We need to teach our kids to report bullying and set their boundaries. But we also need to teach our kids to love. My mom taught me a good lesson that summer day. She taught me that it’s not okay to bully the bully. She taught me that rejecting the rejected only leads to more rejection. I ended up being pretty good friends with that kid, not best friends, but friends.

Teach your teen to set boundaries but teach your teen to love the unlovable. Of course, it’s difficult to teach what we don’t practice, so pray for a heart that loves and respects the unlovable.

Take control back from Manipulative Teens

Tired of being manipulated? Want to take control back from the manipulative teens in your home?  Find out what makes us as parents an especially easy mark for our own kids to take advantage of.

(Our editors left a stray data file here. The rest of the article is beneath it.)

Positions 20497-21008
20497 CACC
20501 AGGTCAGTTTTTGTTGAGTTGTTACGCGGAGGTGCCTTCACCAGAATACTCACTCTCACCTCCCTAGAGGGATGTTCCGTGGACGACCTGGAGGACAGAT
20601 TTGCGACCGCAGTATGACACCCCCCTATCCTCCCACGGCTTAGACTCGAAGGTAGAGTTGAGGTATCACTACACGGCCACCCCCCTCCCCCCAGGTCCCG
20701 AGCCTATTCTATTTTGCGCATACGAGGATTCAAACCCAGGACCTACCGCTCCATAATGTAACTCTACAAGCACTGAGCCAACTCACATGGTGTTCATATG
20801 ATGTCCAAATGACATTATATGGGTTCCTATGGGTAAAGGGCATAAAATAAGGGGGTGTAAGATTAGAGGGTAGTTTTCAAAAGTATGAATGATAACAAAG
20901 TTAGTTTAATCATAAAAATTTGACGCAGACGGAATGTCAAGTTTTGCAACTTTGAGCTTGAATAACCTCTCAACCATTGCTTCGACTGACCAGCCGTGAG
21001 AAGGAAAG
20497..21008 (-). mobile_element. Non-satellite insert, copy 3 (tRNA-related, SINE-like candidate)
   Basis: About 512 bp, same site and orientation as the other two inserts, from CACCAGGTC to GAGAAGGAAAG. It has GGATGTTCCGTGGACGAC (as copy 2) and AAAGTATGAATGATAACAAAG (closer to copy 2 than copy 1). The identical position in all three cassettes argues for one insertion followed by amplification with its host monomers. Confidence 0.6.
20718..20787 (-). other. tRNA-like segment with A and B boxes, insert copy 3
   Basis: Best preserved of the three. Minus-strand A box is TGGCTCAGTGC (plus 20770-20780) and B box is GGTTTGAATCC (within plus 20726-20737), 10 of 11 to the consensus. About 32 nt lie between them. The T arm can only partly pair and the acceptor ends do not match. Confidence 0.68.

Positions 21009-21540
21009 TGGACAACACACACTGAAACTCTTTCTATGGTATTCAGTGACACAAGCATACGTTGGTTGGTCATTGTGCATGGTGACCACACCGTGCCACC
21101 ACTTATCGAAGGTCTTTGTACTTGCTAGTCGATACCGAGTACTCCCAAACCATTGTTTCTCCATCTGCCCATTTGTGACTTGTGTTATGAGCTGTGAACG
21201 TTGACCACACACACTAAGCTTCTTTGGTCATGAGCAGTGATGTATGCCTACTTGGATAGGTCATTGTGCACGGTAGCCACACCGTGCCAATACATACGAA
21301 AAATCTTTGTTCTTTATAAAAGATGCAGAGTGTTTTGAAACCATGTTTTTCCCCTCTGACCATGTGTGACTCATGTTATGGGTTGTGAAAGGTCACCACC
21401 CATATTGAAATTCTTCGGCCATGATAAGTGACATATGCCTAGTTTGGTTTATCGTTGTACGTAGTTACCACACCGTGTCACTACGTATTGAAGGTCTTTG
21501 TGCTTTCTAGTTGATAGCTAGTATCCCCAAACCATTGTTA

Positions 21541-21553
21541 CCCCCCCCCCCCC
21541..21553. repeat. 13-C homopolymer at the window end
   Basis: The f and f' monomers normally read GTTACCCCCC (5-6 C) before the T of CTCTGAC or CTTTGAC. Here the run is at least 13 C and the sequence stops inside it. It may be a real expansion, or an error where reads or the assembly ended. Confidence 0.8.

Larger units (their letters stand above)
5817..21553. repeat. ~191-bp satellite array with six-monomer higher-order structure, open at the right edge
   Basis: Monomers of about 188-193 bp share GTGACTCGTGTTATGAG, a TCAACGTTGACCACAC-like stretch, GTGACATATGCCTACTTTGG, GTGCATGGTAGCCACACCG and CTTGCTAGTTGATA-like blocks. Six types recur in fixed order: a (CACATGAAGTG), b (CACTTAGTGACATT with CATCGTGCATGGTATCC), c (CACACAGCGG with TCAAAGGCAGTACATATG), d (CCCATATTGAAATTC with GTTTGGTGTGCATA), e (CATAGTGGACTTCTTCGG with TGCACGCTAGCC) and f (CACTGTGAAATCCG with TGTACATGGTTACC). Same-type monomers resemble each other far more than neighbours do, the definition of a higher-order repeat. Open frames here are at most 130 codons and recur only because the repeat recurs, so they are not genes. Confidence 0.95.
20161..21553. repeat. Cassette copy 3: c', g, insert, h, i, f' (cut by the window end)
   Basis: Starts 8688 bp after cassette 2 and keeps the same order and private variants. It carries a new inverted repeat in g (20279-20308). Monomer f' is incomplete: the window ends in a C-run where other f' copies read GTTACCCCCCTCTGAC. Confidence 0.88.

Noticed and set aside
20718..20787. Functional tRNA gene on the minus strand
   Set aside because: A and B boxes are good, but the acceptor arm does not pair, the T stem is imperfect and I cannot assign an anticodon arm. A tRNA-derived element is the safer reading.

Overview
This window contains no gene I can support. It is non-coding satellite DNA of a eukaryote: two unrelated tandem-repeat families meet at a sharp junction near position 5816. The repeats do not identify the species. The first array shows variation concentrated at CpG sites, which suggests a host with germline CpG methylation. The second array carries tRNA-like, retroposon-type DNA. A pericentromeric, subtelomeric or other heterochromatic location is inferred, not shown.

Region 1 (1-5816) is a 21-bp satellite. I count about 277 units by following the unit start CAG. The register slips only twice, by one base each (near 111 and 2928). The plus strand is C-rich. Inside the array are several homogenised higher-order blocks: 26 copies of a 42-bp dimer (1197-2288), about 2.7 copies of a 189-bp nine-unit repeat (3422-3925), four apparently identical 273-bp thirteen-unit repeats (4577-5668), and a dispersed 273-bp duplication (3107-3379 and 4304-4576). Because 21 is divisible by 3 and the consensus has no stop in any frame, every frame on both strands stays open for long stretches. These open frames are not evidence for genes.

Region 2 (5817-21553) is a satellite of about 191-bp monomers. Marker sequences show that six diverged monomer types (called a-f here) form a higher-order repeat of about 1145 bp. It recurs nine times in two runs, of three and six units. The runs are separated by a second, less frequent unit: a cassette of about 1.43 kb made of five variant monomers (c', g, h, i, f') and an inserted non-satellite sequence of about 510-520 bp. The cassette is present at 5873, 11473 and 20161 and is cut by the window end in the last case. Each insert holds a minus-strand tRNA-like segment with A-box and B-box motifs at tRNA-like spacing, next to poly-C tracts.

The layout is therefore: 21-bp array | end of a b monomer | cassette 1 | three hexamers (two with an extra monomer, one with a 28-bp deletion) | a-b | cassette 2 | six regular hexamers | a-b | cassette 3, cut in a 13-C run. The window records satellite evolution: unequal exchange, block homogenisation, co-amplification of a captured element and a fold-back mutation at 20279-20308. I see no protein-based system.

First (Knowledge) – our kids know us pretty well.  After all, they have been watching our every move for many years and have a deep understanding of our verbal and non-verbal cues.

Second (Predictability) – we tend to be pretty predictable.  As adults our values remain pretty consistent and therefore we rarely alter our opinions, comments, or expectations.  We tend to walk through disagreements and decisions with our kids using the same rationale, delivered in the same manner and even at similar times of the day.

Third (Instability) – as parents we are not sure where our kids stand.  Their undeveloped commitment to values makes them appear less stable and this flexibility gives them a tremendous edge during debate.  Unable to pin them down parents tend to put a lot of extra effort into explaining themselves.  It is like they are able to confuse us.  While we make a concerted effort to communicate in a logical, methodical, and calm manner the manipulative teen keeps his or her parents guessing as to how to lead in the home.